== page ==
The State's Special Rapporteur on Child Protection has called for the immediate enactment of comprehensive tracing legislation to give adopted persons unconditional access to their birth and adoption records.
Prof Conor O’Mahony said the legislation had first been announced almost 20 years ago and it is now time for the Government to act without further delay.
He made his comments in relation to an investigation from RTÉ Investigates, which examines how thousands of Irish babies were illegally adopted over several decades.
In 2016, St Patrick’s Guild, run by the Religious Sisters of Charity, transferred all its files to Tusla, the Child and Family Agency. It was then that documentary evidence relating to the illegal adoption of babies in Ireland was discovered.
Following a Government announcement in 2018, Tusla began contacting those affected. The adoptees were told they had been illegally registered on their birth certificates as if they were the natural sons and daughters of their adoptive parents.
Many had no idea they had been adopted or that their adoption was illegal. Some of those impacted told their stories publicly to RTÉ Investigates for the first time.
Commenting on the investigation, the Special Rapporteur on Child Protection said it reflected a distressing chapter in Irish society that must be addressed with comprehensive and immediate legislative change.
Prof O’Mahony also criticised the failure of successive governments to enact adoption tracing laws over many years.
"We need to enact comprehensive adoption-tracing legislation which would give adopted persons an unconditional right to access their birth and adoption records and we need to do that without any further delay," he told RTÉ Investigates.
"Legislation on this topic was first announced by Government back as far as 2001 and there’s been subsequent versions of that legislation in 2015 and again in 2019 and we still haven’t seen that legislation come into effect so that really needs to happen and it needs to happen without any further delays in that process."
Prof O’Mahony warned illegal adoptions should not be dismissed as a historical problem, saying there is an onus on those in power to listen to illegal adoptees who continue to be impacted to the present day by what happened to them.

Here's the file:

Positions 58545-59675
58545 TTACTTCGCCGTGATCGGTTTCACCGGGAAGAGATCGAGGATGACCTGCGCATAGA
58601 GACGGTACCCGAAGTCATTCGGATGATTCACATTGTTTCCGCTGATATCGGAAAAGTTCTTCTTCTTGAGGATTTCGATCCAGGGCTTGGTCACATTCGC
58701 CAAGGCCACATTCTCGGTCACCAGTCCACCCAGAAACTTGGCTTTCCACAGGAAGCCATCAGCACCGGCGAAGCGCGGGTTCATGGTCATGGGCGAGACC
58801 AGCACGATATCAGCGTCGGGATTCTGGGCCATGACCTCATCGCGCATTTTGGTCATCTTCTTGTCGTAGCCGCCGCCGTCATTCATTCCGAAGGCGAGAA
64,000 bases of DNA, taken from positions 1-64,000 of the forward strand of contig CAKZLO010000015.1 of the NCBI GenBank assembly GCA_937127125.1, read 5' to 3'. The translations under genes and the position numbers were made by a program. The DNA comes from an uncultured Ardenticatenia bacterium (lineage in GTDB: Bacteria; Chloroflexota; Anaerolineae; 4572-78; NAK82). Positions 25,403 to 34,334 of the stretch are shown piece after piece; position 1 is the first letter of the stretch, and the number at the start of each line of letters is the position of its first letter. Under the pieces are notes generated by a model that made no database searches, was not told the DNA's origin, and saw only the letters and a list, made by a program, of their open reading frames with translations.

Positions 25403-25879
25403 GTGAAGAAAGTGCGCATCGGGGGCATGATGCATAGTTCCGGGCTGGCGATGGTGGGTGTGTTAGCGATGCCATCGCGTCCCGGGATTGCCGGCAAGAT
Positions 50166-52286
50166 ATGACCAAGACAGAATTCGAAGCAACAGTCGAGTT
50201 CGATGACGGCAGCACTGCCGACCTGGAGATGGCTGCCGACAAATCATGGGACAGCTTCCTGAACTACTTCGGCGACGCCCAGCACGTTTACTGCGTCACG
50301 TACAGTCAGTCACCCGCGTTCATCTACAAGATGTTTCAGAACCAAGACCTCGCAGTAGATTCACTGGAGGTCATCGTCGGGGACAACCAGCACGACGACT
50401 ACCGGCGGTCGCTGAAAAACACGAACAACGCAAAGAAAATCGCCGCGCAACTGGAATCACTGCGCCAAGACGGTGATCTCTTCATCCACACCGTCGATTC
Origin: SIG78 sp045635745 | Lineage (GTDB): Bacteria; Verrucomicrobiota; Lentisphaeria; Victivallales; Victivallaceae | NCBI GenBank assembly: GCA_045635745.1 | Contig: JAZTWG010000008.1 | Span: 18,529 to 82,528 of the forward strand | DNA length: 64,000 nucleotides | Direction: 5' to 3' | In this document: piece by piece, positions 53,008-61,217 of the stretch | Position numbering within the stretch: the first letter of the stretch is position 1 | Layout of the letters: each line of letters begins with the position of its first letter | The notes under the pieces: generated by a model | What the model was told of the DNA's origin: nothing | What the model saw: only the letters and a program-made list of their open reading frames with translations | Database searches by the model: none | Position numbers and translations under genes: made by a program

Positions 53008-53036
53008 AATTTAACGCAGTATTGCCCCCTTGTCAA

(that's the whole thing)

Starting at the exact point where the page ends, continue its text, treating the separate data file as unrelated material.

"What was done to these people was wrong at the time. It was unlawful at the time – and that can’t be put right. But we need to ask what can we do now and one thing we can do now is to try to give them the information they need to fill in the blanks as best they can."
Those efforts, Prof O’Mahony added, included the need for Government to do everything in its capabilities to obtain adoption files that are not already in its possession.
"Many adoption records are scattered around private agencies and adoption societies. If an adoption tracing system is to work effectively, the State needs to put in place the necessary legal and other measures to secure those records and ensure they are under the control of a centralised State entity so that people can easily access the records necessary to establish their identity," he said.
Meanwhile, RTÉ Investigates understands that a review currently under way into illegal birth registrations has found evidence that the practice was used in many adoption societies here.
The sampling exercise was requested by Government following the St Patrick’s Guild revelations, with its findings being delayed until the Commission of Investigation into Mother and Baby Homes had completed its work.
With the recent publication of that report, the way has now been cleared for the latest review. Minister for Children Roderic O’Gorman told RTÉ Investigates that it would be published "in the coming weeks".
RTÉ Investigates understands the review has looked at the adoption practices of multiple prominent agencies that operated in Ireland from the 1950s to the late 1980s and early 1990s, finding some evidence that illegal adoptions were not confined to St Patrick’s Guild alone.
It is understood, however, that clear cut documentary evidence of the practice – as was discovered in the St Patrick’s Guild files – may not have been uncovered.
RTÉ Investigates further understands that the review shows the role played by several influential figures from Irish society who helped facilitate repeated illegal adoptions, but it is not yet known if those individuals will be named when the report is published.
It is thought the volume of evidence uncovered by the review is likely to determine if a full inquiry is warranted.
Welcoming the review’s upcoming publication, Special Rapporteur Prof O’Mahony voiced his preference for an in-depth follow-up investigation.
"We need to ensure it is a meaningful process that is properly supported and resourced, so that ultimately it is a successful one that in some way gets to the bottom of this problem and its scope," he said, "so we can try and identify as many people as possible affected by illegal adoptions."
Watch the RTÉ Investigates documentary Who Am I: Ireland's Illegal Adoptions on RTÉ Player.